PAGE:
And for good reason. A successful election would be a democratic milestone, as it would mark the first time Afghanistan has experienced a peaceful transfer of power. A legitimately elected new leadership, particularly one seen as effective and above all clean, could conceivably help convince Afghans that their government is a better alternative to the Taliban—and thereby weaken recruitment to the insurgency.
It would also bring to power a leader not named Hamid Karzai—and therefore someone who would likely sign a bilateral security agreement with Washington, ensuring that a residual international military presence remains in Afghanistan after this year.Enjoying this article? Click here to subscribe for full access. Just $5 a month.
And yet a successful election is far from assured. On March 10, the Taliban promised “to use all force” at its disposal “to disrupt these upcoming sham elections.” Supporters of the top two candidates—Ashraf Ghani and Abdullah Abdullah—have been targeted. Recent days have brought attacks on two different Afghan election commission facilities. Turnout could be compromised in a big way—though to their credit, many Afghans vow to defy the Taliban and vote anyway.
Equally troubling is the growing potential for fraud and other electoral illegalities—especially after a March 21 deadly assault on Kabul’s Serena Hotel prompted many international election monitors to leave Afghanistan. Last week, Afghan election officers accused government employees of using state resources to help the campaign of Zalmai Rassoul—the man thought to be Karzai’s preferred candidate. There’s even been speculation that Karzai could postpone the election in order to pursue a peace deal with the Taliban.
This is all quite unsettling. Yet here’s an even more sobering thought: Even if none of these things were happening, there would still be reason to worry. And that’s because no matter how free, fair, credible, and legitimate the election ultimately is (or is not), Afghanistan has a long way to go before it becomes a more stable state. Here are four reasons why.
1. Afghan military forces continue to be a work in progress.
Pointing to decreased levels of violence in numerous areas controlled by Afghans, optimistic observers insist that Afghan security personnel “are doing better than almost anyone expected.” Still, their capacities remain limited. In Congressional testimony in February, top Pentagon officials conceded that while Afghan troops are earning tactical victories on the battlefield, they struggle to hold cleared territory and still need much help in areas like transport and intelligence.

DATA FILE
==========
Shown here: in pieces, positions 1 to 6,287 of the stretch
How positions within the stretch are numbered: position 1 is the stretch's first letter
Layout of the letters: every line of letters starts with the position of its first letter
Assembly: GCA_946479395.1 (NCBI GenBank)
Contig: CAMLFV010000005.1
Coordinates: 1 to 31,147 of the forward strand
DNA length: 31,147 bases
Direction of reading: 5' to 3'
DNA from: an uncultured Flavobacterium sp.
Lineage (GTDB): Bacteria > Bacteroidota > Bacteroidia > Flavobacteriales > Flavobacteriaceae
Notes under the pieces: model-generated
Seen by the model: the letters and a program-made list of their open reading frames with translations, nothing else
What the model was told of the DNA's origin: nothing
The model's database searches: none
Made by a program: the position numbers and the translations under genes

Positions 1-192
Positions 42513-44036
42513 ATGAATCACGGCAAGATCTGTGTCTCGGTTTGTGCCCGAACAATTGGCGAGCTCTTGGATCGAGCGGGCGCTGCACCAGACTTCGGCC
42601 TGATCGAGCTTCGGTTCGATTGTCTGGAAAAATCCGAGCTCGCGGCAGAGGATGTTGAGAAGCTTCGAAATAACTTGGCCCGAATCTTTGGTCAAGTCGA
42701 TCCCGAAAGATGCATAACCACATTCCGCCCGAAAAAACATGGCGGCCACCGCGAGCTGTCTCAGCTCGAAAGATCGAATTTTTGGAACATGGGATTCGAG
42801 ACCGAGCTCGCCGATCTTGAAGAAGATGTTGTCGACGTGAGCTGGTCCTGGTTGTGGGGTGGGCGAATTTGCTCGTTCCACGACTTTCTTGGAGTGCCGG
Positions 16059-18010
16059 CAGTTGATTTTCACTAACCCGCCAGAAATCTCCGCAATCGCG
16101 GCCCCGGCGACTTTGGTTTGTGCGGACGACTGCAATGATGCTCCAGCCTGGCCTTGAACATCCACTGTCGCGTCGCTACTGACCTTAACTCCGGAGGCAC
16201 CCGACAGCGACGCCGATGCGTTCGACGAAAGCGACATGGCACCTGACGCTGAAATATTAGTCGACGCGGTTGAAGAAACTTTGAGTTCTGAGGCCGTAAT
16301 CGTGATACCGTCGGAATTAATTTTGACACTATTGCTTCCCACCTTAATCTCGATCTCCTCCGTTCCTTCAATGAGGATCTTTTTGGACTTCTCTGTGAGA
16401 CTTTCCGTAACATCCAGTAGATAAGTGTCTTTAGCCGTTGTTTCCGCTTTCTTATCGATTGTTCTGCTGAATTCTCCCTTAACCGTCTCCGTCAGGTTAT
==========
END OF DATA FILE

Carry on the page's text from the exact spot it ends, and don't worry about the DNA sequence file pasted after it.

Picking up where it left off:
And then there’s the question of basic preparedness. In 2012, half of Afghanistan’s army was estimated to be addicted to drugs, and last year 65 employees with the main spy agency were fired due to opium addictions. Additionally, a staggering 95 percent of military and police recruits have been described as functionally illiterate. An investigation released in January by the U.S. Special Inspector General for Afghanistan Reconstruction concluded that despite a $200 million U.S.-funded literacy program, half of Afghanistan’s military and police force will probably remain illiterate until decade’s end. Finally, perhaps most disturbingly, the Afghan army suffers from a 33 percent annual attrition rate. According to U.S. Director of National Intelligence James Clapper, 30,000 soldiers deserted in 2013—out of a total force of 185,000.
None of this inspires much hope that the Afghan military will be able to tame the Taliban insurgency—one that an international mission comprising some of the most powerful militaries in the world hasn’t defeated after nearly 13 years of trying.
2. Taliban sanctuaries in Pakistan are still open for business.
The insurgency in Afghanistan is sustained by the haven its fighters—led by the Afghan Taliban and the Haqqani network—enjoy in Pakistan’s North Waziristan tribal agency. For years, Washington has pushed Pakistan to smash these sanctuaries to no avail. Finally, earlier this year, Islamabad suggested that an operation was imminent—though the government made it clear that only “anti-state” militants (those that attack Pakistan), such as the Pakistani Taliban (TTP), would be targeted. However, with a peace process now underway between Islamabad and the TTP, any operation appears to have been delayed indefinitely.
Pakistan provides the sanctuaries because it regards the Afghan Taliban and Haqqani network as strategic assets that help contain Indian influence in Afghanistan. Unless Islamabad’s relations are miraculously normalized with New Delhi, this Pakistani objective is unlikely to change—particularly with India having tightened its ties with Kabul in recent years, including a strategic partnership agreement that calls for training and other non-combat support for the Afghan military.